Joost Reijmers

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Synopsis: Bad luck connects three men together even though they live in different centuries.

Where did the idea come from?
That’s a very good question. I didn’t write the screenplay. I was asked to direct this film for the Digital Effects program of the Film Academy of Holland. The script had already been written by one of my best friends. He had already showed it to me and I thought it was amazing. Basically, the whole thing was already there but over the course of time a lot of things changed and it turned into the film that it is today.

You must read a lot of short film scripts but unless you wrote it yourself, I don’t see how you would “get it”. What did you see when you read this that you loved?
The screenwriter and I are very good friends and we’ve been working together for four years now. So I really get his sense of humor and when he writes in a certain way, I instantly get what he means. The thing about this film is that, obviously, the timeline is extremely complicated. It starts in present time and jumps back further and further. That was something I hadn’t seen that much of in short films. We both love films like Pulp Fiction that screw around with timelines. I thought this could be something really special if we found a way to visualize this in an interesting way.

What did you learn from making this film?
The way we made this film, using storyboards and other visualization techniques instead of just words, to bang out the story was really an eye opener. I always liked drawing boards but never really looked at them. And then we digitized them and put them in a timeline and really started to see how it all works in a timeline. I will be using those technique for the rest of my career.

The sets were very lavish. While I was watching, I was thinking: “How can this guy not afford to send me his film, look at this set!” (Laughter.)
(Laughter) Yes, well, I didn’t pay for the film myself. That’s the thing. (Laughter) It was made on a very small film academy budget but the way we used the animatic and the storyboards really helped us figure out per second what we were going to see. We really budgeted right down to the dot what sets we were going to need. All the sets you see, move them one inch to the left or the right and there’s nothing there. Each set is built to exactly the shot we need as opposed to building an entire set and using ten percent of it, which is what you usually do in film.

How long did it take to shoot?
Ten days and that is very lavish for a short film like this. I think if you calculate in hours we did it in about eight days. In the studio at the film academy, some things were done completely digitally of course. Some things were done on location with green screen. Some things were done completely on location. We began filming in March but we already had done a lot of 3D work, of course. The film was finished in June, so the real postproduction took about three to four months, I think.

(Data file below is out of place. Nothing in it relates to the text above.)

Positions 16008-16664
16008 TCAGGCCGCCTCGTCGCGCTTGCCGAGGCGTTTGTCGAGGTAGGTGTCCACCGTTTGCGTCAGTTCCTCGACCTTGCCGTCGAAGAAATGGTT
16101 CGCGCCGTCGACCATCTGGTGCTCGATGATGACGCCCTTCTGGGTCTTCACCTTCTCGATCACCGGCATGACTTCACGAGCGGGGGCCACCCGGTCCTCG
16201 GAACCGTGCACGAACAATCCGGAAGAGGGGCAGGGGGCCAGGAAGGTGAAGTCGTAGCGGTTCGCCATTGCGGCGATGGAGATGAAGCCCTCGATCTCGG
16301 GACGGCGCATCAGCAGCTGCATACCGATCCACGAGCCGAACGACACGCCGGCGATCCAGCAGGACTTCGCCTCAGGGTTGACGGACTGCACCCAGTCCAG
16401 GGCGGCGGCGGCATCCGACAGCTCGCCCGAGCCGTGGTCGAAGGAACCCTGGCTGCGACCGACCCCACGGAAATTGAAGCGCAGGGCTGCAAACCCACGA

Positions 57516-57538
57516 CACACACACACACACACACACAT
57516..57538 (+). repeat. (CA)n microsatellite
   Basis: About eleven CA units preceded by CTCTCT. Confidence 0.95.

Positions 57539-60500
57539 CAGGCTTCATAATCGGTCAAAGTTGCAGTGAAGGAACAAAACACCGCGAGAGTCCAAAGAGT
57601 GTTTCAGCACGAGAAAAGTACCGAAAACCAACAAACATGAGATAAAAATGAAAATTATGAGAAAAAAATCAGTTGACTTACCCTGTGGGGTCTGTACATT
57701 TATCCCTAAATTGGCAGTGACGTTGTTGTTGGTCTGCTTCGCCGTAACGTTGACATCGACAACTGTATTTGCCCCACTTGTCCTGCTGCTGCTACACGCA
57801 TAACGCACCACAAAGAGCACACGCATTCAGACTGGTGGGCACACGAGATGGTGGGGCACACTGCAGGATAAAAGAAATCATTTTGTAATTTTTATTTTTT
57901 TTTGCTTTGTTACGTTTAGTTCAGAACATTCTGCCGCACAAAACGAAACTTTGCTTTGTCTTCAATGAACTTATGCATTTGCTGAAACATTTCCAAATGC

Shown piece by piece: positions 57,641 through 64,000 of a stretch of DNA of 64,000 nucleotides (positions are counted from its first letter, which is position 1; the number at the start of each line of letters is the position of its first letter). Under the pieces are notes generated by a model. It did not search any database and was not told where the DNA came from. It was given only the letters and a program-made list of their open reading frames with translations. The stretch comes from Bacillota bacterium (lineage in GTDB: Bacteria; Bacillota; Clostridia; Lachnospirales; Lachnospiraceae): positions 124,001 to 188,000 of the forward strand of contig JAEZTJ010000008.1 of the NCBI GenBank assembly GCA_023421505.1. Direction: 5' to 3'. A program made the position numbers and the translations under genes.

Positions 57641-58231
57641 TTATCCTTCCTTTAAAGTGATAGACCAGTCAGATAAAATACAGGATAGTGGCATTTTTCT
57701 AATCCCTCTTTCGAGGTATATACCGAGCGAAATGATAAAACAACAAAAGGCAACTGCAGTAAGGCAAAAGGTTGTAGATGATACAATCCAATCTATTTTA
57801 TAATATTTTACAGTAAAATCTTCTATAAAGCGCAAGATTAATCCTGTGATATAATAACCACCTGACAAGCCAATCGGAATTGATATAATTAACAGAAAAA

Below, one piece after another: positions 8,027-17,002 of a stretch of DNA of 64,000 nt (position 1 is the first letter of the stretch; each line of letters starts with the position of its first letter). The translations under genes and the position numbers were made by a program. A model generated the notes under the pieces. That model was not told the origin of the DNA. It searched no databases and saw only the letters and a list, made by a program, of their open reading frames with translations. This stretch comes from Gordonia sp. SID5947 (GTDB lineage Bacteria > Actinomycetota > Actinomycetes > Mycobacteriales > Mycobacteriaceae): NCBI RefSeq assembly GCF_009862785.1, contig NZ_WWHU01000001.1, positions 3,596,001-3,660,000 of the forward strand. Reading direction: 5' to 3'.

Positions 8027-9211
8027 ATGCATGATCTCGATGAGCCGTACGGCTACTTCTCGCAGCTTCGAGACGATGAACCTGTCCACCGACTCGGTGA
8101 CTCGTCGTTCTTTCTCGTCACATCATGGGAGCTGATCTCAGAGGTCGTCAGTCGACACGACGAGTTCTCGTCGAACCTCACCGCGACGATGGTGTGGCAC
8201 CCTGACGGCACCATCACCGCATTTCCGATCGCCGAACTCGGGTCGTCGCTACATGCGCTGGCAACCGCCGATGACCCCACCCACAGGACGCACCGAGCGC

What do you want people to take away from this film after seeing it?
That’s a good one. It’s kind of like a Butterfly Effect: you don’t really know what kind of effects your actions may have. You never know what’s around the corner. Very small things that you don’t take notice of can really change your life in big ways. We took it to the absurd and extreme but you can also apply that in a very romantic or destructive sense. People have a plan in life but from this moment to the next it can turn around in a good way or in a bad way. Just be part of the moment, that’s it really.

You seem to have done a nice job of casting.
Oh thank you. The casting was very offhand. Since there is no dialogue in the film, I thought: “Just get me the right facial features and I will direct them properly.” It is really like what Milos Forma, director of Amadeus, said “If you can get at least each face to be different from the next one and make no overlaps in character, you have got an interesting looking picture. And all they have to do is face forward properly.” That really rang true. I try to use that idea in my casting ever since.

What advice do you have for someone who’s about to make their first short film?
Don’t listen to anyone but yourself. If you feel something is off, just think of a way you would solve that problem as opposed to listening to other opinions around you. Think of what the problem is, then think of the solution. As long as you stay true to yourself, then you are going to be at least different from the rest, as opposed to blending in with the rest. Be different and be interesting.

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